Metal File: Aborted, Arch Enemy, Marduk & More News That Rules

Why write about flowers when there are human-liquefying machines?

To characterize Sven de Caluwé as a "busy dude" would be like calling Satan a "bad egg."

The frontman for Belgian death-grinders Aborted also moonlights as the drummer for grindcore group Leng Tch'e, which also features members of Permanent Death and Dark Ages. Both Aborted and Leng Tch'e released fresh material within the last month, so at the moment de Caluwé is a bit overwhelmed trying to get the word out about both offerings while maintaining some semblance of sanity.

"Both bands have toured together in the past, but only for a week and a half, and then I was about ready to go to a hospital," he joked. "If we decided to go out for month or more, I would need to rest a lot. But right now, this whole system kind of collapsed on me."

The "system," he explained, worked brilliantly for many years: Aborted would issue an album, then tour for several months, and the following year, the world would be gifted with some fresh Leng Tch'e to devour. Then that band would tour the world — that is, until it was time for de Caluwé to head back into the studio with Aborted. But it didn't work out that way this time around, and it's starting to take its toll on de Caluwé. Still, he admits, "I'd rather be busy than bored."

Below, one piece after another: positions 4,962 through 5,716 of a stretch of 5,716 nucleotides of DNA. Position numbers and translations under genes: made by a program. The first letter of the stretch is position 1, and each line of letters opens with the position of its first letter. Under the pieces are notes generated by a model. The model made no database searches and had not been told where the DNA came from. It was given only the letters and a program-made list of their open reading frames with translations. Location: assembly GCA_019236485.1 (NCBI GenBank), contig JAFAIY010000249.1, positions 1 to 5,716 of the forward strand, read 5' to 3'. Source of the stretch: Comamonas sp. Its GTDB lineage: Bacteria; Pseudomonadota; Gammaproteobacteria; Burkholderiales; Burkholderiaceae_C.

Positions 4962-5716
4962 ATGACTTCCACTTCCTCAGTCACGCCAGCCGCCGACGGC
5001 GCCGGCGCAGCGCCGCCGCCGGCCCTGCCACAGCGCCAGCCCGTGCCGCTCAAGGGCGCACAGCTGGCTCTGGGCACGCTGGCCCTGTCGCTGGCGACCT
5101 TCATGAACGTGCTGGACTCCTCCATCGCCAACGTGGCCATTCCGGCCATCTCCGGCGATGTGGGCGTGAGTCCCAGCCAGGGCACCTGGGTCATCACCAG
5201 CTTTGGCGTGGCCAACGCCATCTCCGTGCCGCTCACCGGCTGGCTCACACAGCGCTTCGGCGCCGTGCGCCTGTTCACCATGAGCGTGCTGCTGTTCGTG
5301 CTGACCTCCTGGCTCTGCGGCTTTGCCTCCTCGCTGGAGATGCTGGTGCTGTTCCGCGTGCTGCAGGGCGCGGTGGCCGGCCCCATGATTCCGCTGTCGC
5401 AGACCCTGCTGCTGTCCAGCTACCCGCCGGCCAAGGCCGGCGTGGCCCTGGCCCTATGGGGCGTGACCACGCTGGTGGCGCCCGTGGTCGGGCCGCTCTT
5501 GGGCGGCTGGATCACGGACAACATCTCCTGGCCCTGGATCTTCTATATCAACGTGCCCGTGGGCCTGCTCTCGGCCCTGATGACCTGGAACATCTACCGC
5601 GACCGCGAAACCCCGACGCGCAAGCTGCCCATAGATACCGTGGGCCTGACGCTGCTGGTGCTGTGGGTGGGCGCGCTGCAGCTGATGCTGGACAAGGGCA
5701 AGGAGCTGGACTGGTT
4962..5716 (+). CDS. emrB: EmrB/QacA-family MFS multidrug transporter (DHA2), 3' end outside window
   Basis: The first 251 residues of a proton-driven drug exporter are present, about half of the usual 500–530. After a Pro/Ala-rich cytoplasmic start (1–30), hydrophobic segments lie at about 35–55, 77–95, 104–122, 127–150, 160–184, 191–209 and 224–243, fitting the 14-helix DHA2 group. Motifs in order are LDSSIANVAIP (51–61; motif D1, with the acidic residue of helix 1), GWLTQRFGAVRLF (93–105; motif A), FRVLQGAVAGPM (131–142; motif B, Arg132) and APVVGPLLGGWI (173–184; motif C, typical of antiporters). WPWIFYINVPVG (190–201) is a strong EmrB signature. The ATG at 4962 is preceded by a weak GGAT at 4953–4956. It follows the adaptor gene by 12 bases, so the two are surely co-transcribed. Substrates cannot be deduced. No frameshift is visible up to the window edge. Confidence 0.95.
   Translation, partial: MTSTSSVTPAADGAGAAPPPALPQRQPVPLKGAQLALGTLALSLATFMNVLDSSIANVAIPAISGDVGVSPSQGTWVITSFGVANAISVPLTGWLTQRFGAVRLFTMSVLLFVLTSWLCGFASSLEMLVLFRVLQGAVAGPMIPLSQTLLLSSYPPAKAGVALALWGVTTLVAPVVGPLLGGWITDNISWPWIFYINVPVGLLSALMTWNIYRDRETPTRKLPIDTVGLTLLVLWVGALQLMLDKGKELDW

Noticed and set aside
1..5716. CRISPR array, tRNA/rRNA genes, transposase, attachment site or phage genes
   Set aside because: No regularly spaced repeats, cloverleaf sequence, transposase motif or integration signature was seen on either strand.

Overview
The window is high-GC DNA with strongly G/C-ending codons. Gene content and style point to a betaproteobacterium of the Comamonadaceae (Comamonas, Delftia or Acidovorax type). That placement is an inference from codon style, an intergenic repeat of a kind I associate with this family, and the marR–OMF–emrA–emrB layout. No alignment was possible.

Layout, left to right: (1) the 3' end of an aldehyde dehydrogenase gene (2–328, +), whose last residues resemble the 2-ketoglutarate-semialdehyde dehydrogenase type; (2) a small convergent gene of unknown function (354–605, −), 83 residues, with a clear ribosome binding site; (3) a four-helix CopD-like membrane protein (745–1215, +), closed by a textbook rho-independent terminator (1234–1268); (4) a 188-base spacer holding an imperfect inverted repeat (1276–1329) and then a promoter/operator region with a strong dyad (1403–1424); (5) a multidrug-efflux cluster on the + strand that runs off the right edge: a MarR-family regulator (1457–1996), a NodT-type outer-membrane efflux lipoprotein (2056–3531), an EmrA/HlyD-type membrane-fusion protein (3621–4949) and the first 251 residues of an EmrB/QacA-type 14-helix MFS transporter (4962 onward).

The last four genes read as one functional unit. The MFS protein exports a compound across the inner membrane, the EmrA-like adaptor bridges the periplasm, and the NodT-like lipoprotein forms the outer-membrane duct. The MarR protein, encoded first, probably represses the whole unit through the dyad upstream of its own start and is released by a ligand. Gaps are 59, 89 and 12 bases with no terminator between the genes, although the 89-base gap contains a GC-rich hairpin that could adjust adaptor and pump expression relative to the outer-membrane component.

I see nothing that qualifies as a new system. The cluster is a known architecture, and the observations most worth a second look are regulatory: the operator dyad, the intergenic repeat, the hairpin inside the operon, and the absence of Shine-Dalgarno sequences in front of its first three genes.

A band accustomed to chronic lineup shifts, Aborted's fifth album, Slaughter & Apparatus: A Methodical Overture, is a punishing, bona-fide face-peeler, de Caluwé said. The LP, which hit stores in late February, also signals a rebirth of sorts for the band, he said.